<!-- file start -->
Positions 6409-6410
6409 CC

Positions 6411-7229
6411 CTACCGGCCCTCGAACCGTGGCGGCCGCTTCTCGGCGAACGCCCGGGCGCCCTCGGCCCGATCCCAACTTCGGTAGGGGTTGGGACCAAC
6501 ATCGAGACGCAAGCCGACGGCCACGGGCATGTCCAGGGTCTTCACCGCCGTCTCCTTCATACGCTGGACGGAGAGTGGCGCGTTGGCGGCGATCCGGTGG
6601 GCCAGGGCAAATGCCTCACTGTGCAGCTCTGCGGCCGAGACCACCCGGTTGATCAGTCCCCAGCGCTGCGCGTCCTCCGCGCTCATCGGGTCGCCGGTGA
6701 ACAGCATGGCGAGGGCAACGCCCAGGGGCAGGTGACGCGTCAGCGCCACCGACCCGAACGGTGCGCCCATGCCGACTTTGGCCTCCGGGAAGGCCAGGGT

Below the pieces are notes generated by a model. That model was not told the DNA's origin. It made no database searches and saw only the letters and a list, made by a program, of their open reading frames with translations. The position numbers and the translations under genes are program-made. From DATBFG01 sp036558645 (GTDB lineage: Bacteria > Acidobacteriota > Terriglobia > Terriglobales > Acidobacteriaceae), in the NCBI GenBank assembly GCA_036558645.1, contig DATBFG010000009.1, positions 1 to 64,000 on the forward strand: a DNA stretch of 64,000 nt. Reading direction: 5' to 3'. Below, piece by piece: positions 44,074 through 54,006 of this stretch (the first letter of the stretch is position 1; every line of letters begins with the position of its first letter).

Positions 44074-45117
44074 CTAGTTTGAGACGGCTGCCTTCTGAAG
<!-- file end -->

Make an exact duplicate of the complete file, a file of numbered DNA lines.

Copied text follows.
Positions 6409-6410
6409 CC

Positions 6411-7229
6411 CTACCGGCCCTCGAACCGTGGCGGCCGCTTCTCGGCGAACGCCCGGGCGCCCTCGGCCCGATCCCAACTTCGGTAGGGGTTGGGACCAAC
6501 ATCGAGACGCAAGCCGACGGCCACGGGCATGTCCAGGGTCTTCACCGCCGTCTCCTTCATACGCTGGACGGAGAGTGGCGCGTTGGCGGCGATCCGGTGG
6601 GCCAGGGCAAATGCCTCACTGTGCAGCTCTGCGGCCGAGACCACCCGGTTGATCAGTCCCCAGCGCTGCGCGTCCTCCGCGCTCATCGGGTCGCCGGTGA
6701 ACAGCATGGCGAGGGCAACGCCCAGGGGCAGGTGACGCGTCAGCGCCACCGACCCGAACGGTGCGCCCATGCCGACTTTGGCCTCCGGGAAGGCCAGGGT

Below the pieces are notes generated by a model. That model was not told the DNA's origin. It made no database searches and saw only the letters and a list, made by a program, of their open reading frames with translations. The position numbers and the translations under genes are program-made. From DATBFG01 sp036558645 (GTDB lineage: Bacteria > Acidobacteriota > Terriglobia > Terriglobales > Acidobacteriaceae), in the NCBI GenBank assembly GCA_036558645.1, contig DATBFG010000009.1, positions 1 to 64,000 on the forward strand: a DNA stretch of 64,000 nt. Reading direction: 5' to 3'. Below, piece by piece: positions 44,074 through 54,006 of this stretch (the first letter of the stretch is position 1; every line of letters begins with the position of its first letter).

Positions 44074-45117
44074 CTAGTTTGAGACGGCTGCCTTCTGAAG